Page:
Rotterdam’s smart grid project launched

Dutch grid operator Stedin and utility Lyv Smart Lyving plan to install 20,000 smart home solutions with local distributed energy generators.
Published: Thu 25 May 2017

Omnetric Group and Siemens have partnered with the grid operator and utility to implement a distributed energy management system (DEMS) across Rotterdam starting in the Merwe-Vierhavens area. The DEMS will serve as a platform for the smart grid which will help balance the fluctuations of generation and loads as well as compensate power peaks in the grid, with the aim of saving the city energy and distribution costs.

Rotterdam’s plan to create an efficient and self-sufficient local energy market

The solution also comprises a virtual power plant which will enable Lyv Smart Living to act as an intermediary between the distributed energy resources on the system and the wholesale market. It will  ultimately enable an efficient and self-sufficient local energy market.

The implementation is scheduled for June this year and is said to be the largest of its kind in Europe. The city aims to have 20,000 connections (smart homes, businesses, industry, renewable production, etc.) within its city limits connected to the energy sharing system in the next three years.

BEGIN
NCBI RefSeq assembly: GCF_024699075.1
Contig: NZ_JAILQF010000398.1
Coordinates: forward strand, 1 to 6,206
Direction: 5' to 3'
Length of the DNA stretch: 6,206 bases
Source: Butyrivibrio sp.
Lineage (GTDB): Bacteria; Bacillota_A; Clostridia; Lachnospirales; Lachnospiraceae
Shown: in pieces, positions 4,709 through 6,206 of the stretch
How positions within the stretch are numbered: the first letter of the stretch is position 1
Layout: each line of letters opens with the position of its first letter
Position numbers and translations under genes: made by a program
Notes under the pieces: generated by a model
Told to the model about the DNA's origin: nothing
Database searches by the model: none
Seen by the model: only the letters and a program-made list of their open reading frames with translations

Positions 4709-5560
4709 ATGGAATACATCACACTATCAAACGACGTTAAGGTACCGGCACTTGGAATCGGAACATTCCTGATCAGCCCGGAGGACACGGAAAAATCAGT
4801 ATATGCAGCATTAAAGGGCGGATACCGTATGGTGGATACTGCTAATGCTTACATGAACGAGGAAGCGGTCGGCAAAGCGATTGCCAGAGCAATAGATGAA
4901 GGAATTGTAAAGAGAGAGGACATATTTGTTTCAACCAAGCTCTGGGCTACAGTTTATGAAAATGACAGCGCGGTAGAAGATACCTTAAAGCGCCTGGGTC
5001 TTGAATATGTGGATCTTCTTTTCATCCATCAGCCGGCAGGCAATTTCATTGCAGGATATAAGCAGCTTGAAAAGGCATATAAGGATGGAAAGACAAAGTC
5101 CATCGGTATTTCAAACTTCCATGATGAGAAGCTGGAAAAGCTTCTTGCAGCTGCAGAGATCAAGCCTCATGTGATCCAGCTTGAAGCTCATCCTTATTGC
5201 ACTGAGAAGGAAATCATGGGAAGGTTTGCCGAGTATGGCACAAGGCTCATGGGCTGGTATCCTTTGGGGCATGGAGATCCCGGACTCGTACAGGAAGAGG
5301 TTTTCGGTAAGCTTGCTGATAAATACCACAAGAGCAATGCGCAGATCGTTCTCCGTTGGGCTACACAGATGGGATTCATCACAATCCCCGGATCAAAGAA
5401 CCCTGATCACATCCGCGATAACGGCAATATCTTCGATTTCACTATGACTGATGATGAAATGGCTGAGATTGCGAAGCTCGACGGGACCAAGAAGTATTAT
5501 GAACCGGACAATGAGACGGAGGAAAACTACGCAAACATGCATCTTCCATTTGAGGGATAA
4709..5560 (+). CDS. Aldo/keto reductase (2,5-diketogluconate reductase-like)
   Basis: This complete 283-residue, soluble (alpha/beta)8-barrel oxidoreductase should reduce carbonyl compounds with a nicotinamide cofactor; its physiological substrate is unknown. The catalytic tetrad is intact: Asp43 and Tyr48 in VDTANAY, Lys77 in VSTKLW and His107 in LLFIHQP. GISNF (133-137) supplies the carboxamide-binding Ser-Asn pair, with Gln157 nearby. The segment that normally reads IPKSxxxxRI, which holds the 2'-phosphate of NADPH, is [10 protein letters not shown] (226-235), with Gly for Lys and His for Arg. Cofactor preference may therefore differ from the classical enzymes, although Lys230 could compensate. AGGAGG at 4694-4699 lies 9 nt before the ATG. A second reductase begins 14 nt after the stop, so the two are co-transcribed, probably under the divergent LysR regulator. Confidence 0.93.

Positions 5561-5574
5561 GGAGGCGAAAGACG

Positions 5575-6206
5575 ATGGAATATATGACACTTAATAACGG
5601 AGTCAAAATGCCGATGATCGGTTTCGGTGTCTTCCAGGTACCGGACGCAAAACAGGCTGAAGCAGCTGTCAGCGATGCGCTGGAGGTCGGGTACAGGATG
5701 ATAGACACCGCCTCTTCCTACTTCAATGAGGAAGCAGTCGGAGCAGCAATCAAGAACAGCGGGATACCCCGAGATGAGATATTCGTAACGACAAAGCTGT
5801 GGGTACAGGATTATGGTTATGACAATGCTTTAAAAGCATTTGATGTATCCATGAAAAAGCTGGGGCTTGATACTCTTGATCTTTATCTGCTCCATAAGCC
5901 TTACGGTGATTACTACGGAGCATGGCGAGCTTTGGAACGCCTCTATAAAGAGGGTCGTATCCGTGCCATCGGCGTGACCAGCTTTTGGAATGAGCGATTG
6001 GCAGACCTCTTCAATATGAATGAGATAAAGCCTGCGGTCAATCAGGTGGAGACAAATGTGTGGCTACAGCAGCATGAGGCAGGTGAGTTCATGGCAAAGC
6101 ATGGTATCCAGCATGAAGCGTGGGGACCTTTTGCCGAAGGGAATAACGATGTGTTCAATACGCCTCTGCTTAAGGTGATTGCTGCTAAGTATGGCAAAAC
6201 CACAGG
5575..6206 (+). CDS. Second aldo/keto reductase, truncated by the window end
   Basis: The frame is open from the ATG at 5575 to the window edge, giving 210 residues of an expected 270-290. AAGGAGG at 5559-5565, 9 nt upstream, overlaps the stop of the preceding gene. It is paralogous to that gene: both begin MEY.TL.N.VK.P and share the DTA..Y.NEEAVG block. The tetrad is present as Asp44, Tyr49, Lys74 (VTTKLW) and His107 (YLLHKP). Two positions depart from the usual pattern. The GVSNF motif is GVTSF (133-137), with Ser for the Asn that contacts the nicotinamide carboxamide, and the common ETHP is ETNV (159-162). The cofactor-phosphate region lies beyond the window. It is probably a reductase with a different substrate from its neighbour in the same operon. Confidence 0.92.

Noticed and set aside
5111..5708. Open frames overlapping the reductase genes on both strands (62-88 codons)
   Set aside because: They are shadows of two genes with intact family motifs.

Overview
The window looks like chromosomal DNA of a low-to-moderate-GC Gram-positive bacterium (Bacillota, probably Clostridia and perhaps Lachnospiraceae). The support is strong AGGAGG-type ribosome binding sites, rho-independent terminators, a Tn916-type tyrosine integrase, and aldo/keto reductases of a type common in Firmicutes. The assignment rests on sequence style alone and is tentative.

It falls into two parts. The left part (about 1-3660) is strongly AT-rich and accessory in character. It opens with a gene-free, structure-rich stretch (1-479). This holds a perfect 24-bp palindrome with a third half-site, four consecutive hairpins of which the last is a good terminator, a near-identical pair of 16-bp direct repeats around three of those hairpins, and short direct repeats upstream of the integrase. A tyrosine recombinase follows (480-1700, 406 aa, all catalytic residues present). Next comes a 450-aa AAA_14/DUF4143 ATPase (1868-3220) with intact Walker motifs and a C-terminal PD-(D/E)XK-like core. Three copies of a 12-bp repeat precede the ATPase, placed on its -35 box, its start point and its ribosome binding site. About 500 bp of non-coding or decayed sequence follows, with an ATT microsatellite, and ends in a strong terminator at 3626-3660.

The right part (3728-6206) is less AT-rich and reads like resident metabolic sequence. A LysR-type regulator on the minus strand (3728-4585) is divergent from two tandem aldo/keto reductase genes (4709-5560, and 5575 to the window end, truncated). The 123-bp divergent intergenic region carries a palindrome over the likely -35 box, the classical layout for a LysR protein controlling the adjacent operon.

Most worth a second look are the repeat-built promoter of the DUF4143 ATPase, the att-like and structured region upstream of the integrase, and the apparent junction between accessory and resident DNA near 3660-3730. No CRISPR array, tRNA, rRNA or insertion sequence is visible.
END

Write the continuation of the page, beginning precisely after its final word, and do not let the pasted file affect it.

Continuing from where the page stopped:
There are plans to extend the smart grid to other districts after successful completion of the test phase. After this, the smart grid will be expanded to the surrounding region outside Rotterdam, with one million additional connections.

The smart grid will also allow companies and households to generate power themselves, helping to turn more customers into prosumers.

Rotterdam’s smart energy goals

Smart Electricity Grid Rotterdam is planning to optimise energy balance by 2050 through working with locally generated power from photovoltaic plants and wind turbines. It is expected that the solution will support the city’s aim to become energy neutral by this date.

The Dutch government plans to roll out 6m smart meters latest by 2020 to comply with European Union (EU) regulations. Back in 2007, the government had announced a similar initiative to have smart meters in all homes by 2013. But privacy concerns and public resistance led to the programme becoming optional.

This time around, however, there has been little resistance.

In a statement, Siemens says that the project is also intended to "stimulate the local economy and smooth the way for innovations and new business possibilities." This could mean that the use of new technologies such as energy storage systems could receive a boost in development and adoption.